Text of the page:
His coat worn on the occasion of his reception at the court of
St. James, was all ablaze with brilliants of surprising beauty,
five of these diamonds exceeding the Koh-i-noor in size. His
sword, spurs, and decorations were covered with diamonds,
rubies, and emeralds, while the caparisons of his horses exhibited the same splendid array of sparkling gems.
French Regalia. — It is not easy, nor, perhaps, possible, to
estimate with any approach to accuracy, the relative value of
the crown jewels of different countries. The palm has been
awarded by some writers to France, and by others to Brazil ;
both are exceedingly opulent in gems of various species, some
of which have become renowned for their historical fame.
According to the inventory made in 1791, by order of the
Assembly, the list embraced nearly ten thousand diamonds, and
more than eleven hundred other gems, including pearls, rubies,
sapphires, emeralds, topazes, amethysts, garnets, and others.
The value of all the crown jewels made at the time, was estimated at nearly thirty million francs, or six million dollars, but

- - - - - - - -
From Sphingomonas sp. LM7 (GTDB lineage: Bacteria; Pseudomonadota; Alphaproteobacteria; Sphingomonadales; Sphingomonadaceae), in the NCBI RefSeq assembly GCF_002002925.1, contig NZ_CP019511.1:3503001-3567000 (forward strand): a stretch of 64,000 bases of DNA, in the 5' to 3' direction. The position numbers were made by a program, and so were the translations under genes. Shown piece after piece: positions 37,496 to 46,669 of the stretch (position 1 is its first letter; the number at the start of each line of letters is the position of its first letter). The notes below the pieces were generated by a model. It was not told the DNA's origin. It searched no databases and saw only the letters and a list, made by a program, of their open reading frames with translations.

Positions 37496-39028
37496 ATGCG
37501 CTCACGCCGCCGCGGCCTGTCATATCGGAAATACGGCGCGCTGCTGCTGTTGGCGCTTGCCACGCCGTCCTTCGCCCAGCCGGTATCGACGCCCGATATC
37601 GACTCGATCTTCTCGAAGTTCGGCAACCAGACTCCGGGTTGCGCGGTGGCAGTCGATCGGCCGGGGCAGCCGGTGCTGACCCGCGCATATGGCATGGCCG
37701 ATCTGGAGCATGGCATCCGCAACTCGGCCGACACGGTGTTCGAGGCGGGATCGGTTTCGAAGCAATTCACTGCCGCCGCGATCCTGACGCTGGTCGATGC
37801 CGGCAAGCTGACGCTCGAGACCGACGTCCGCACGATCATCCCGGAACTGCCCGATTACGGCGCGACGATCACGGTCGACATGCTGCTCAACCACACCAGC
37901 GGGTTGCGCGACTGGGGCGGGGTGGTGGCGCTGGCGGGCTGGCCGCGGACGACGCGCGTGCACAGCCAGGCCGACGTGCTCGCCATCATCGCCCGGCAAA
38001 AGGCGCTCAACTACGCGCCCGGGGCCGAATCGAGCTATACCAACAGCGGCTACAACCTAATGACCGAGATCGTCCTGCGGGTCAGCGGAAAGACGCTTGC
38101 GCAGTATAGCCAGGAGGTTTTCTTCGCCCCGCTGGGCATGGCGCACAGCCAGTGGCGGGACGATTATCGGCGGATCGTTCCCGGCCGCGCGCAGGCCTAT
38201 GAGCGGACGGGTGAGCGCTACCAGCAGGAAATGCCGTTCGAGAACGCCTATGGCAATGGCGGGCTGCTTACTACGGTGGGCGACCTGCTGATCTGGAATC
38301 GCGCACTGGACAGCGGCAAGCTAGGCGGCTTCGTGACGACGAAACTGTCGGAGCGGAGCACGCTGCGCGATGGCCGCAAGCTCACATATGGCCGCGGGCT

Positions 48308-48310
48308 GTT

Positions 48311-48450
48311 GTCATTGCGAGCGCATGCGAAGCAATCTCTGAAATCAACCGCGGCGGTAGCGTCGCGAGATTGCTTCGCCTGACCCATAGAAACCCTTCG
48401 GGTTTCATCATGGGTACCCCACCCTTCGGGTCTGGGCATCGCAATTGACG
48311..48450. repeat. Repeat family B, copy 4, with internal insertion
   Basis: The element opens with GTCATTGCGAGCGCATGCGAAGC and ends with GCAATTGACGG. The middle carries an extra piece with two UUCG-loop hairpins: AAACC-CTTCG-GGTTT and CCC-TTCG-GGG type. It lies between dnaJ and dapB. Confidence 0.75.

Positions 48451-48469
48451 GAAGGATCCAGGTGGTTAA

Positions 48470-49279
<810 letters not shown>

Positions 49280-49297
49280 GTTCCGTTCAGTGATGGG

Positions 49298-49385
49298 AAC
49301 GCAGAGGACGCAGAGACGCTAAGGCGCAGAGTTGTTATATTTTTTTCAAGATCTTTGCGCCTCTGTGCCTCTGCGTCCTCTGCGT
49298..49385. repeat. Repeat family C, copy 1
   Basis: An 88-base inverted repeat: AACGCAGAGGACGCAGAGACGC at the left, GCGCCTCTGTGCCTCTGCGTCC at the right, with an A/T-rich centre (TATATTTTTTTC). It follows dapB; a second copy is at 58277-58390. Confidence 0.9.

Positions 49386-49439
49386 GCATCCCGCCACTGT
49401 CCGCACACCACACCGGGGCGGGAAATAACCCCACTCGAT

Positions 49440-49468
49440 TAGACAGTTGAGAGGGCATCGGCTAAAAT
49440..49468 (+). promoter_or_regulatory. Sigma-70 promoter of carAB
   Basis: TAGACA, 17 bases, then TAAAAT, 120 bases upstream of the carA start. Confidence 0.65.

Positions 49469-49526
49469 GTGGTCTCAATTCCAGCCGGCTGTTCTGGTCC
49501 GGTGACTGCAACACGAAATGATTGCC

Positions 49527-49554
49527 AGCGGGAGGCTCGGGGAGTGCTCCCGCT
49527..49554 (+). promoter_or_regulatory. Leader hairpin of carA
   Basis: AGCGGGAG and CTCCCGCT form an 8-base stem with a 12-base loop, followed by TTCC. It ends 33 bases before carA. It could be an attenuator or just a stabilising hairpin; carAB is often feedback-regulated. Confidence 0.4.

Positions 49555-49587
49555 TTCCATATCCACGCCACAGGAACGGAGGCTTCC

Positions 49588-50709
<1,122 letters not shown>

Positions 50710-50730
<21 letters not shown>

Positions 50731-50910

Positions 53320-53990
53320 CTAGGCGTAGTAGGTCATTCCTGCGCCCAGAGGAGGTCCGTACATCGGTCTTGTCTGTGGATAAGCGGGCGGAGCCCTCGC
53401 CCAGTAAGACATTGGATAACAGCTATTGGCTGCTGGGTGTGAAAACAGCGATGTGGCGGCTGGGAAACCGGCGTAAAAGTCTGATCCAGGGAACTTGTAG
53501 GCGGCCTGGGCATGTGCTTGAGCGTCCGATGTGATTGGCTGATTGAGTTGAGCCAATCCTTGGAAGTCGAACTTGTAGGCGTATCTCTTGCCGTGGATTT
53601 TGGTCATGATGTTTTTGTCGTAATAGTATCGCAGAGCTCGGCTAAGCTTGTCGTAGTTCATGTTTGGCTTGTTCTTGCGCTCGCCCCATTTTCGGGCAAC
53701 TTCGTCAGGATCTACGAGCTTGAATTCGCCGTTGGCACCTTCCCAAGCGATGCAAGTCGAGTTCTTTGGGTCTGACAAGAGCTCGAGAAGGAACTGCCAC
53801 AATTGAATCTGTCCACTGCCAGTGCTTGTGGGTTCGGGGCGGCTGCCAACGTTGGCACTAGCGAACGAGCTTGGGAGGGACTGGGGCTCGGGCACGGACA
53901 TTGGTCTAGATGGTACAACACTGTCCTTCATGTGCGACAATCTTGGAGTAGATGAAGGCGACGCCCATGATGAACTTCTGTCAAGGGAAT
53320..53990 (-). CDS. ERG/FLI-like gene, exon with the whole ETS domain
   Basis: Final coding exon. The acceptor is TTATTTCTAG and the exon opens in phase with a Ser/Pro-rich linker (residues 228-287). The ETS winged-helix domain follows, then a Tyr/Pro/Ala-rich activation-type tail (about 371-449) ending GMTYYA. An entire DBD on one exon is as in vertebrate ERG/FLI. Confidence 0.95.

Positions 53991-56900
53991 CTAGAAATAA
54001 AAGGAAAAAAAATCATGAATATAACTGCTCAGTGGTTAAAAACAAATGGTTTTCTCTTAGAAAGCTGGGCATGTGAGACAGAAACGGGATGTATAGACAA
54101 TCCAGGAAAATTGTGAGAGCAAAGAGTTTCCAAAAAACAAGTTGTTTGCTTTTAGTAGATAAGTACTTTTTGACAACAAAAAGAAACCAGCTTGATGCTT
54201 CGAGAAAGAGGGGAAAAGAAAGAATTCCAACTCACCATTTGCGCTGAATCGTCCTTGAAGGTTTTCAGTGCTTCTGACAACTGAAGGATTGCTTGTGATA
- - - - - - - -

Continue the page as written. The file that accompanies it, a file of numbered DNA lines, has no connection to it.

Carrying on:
a large part of this wealth was lost at the robbery of the Garde
Meuble, soon after. Through the efforts of Napoleon I., on his
accession to power, many of the original gems stolen from the
Garde Meuble were recovered, and a large number of others
were added to the collection, so that by the inventory of 1810,
it presented the astonishing number of more than thirty-seven
thousand specimens. The French crown is computed to contain five thousand two hundred and six brilliants, weighing in
the aggregate nearly two thousand carats, and valued at a fabulous price.
Louis XVIII. and Charles X. added to the royal treasury
great stores of precious stones, swelling their number to nearly
sixty-five thousand, which were estimated in 1849 to be worth
many million dollars.